4 Things We Learned at Jumpstart

by Claire Callahan and Tobi Moses
Claire Callahan is a rising senior at Connecticut College, where she is an American Studies major. Claire served as the Events Volunteer Intern for Jumpstart’s National Development team in Boston, MA. Tobi Moses is a rising sophomore at Princeton University, where she is studying Public and International Affairs. Tobi was the Princeton Internships in Civic Service (PICS) Intern supporting Jumpstart’s Operations and Program teams in Boston, MA.

As our time as summer interns at Jumpstart has now ended, we reflect on our time at Jumpstart, the lessons we’ve learned, and what we will take away from our experiences this past summer, including the four “take-aways” below.

1. The Power of a Strong Vision

Jumpstart’s commitment to its vision – working toward the day every child in America enters kindergarten prepared to succeed – resonates throughout the organization. Whether talking to Jumpstart’s COO, Jennifer Templeman, or President & CEO, Naila Bolus, one thing is clear – a powerful, deep conviction of a vision across an organization can lead amazing people to do amazing things.

2. The Importance of Communication

With offices and sites across the country, the Jumpstart network is faced with the unique challenge to keep communication open and effective across states and time zones. The National Development team alone has eight members, working in three different offices in three different cities. Meetings, discussions, debriefings, and day-to-day tasks could seem daunting, but they do it with ease, with weekly meetings, check-ins, and conference calls to make their group efforts and tasks seamless.

3. Culture Matters

An organization’s culture matters. That was how Jumpstart’s President & CEO Naila Bolus put it during one of our intern training sessions this summer. Since then, we have been racking our brains trying to come up with a word that most accurately describes Jumpstart’s culture that didn’t sound trite or oversimplified. In the end, however, we can’t think of a better way to describe it other than ‘happy.’ Jumpstart is a happy place—a very happy place actually. It is the buoyancy, joy, and energy that our co-workers brought with them every day to work that made the biggest impression on us this summer and made us proud to be members of the Jumpstart team. The happiness at Jumpstart is contagious and everyone we encountered this past summer were nothing but inclusive and genuine. We never felt uncomfortable, that our opinions as interns were devalued, or as if we were not welcome to take a seat at the table. These things sound small, but taken as a whole, Jumpstart’s open, welcoming, and happy environment helped remind us that work can cease being ‘work’ when you are happy doing it.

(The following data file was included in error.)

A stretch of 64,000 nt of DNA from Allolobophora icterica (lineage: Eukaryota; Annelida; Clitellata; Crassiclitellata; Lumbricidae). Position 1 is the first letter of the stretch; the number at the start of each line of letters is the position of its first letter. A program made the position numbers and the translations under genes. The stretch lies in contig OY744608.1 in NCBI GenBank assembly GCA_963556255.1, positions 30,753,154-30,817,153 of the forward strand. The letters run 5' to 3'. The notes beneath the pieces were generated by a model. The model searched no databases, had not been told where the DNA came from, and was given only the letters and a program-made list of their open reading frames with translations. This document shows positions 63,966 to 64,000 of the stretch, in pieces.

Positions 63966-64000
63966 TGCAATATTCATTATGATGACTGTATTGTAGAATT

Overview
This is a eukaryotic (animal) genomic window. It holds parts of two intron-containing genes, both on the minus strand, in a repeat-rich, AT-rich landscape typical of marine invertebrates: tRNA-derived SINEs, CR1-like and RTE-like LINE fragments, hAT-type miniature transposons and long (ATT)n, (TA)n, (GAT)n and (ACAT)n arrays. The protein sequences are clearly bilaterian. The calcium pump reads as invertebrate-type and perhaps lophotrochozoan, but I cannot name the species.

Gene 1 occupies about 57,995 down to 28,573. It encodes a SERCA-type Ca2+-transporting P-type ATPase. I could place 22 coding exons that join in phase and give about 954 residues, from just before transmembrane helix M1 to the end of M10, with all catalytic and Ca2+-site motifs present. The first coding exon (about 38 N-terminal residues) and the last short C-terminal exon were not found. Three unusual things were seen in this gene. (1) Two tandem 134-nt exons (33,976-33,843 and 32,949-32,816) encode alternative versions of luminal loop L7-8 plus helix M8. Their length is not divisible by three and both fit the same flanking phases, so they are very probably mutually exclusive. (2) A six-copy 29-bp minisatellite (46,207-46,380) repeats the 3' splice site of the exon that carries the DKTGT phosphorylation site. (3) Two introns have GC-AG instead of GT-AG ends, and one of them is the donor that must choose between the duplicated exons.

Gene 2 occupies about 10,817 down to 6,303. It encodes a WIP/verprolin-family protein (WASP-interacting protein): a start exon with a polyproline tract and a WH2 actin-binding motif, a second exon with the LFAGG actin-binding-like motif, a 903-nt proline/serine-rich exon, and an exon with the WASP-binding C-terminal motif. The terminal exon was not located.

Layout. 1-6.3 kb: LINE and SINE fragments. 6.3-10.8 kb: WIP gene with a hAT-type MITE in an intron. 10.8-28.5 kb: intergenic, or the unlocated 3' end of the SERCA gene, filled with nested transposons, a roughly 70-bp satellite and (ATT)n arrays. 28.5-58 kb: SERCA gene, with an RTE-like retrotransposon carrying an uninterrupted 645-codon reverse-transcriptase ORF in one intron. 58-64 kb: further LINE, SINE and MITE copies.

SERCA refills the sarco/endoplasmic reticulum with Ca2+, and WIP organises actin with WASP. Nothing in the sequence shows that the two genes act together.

4. Accessible Leaders Make Happy Teams

Similar to office culture, leadership styles can make or break an organization. Interns at many offices are the bottom of the totem pole. At Jumpstart that isn’t the case. As interns we worked on real projects which we witnessed having an impact on the organization and will continue into the future. We have been able to meet and become familiar with members of the leadership team, who are accessible and form relationships with everyone. In our training sessions with Naila, we felt at ease asking questions and discussing Jumpstart’s vision, mission, and goals. The hierarchy that a leadership team could impose is nonexistent here. In our future careers, we will remember this commitment to accessibility and inclusivity.

Overall, our summer at Jumpstart helped us hone our skills and taught us what it means to work at a national nonprofit. We hope to keep Jumpstart’s core values of learning, determination, connection, joy, and kindness with us as we move along in our professional lives.

We’d like to thank everyone at Jumpstart who made our summers so meaningful and inspiring (and thank them for all the chocolate!)

Together, we can help all children build the key language and literacy skills they need to take on the world.

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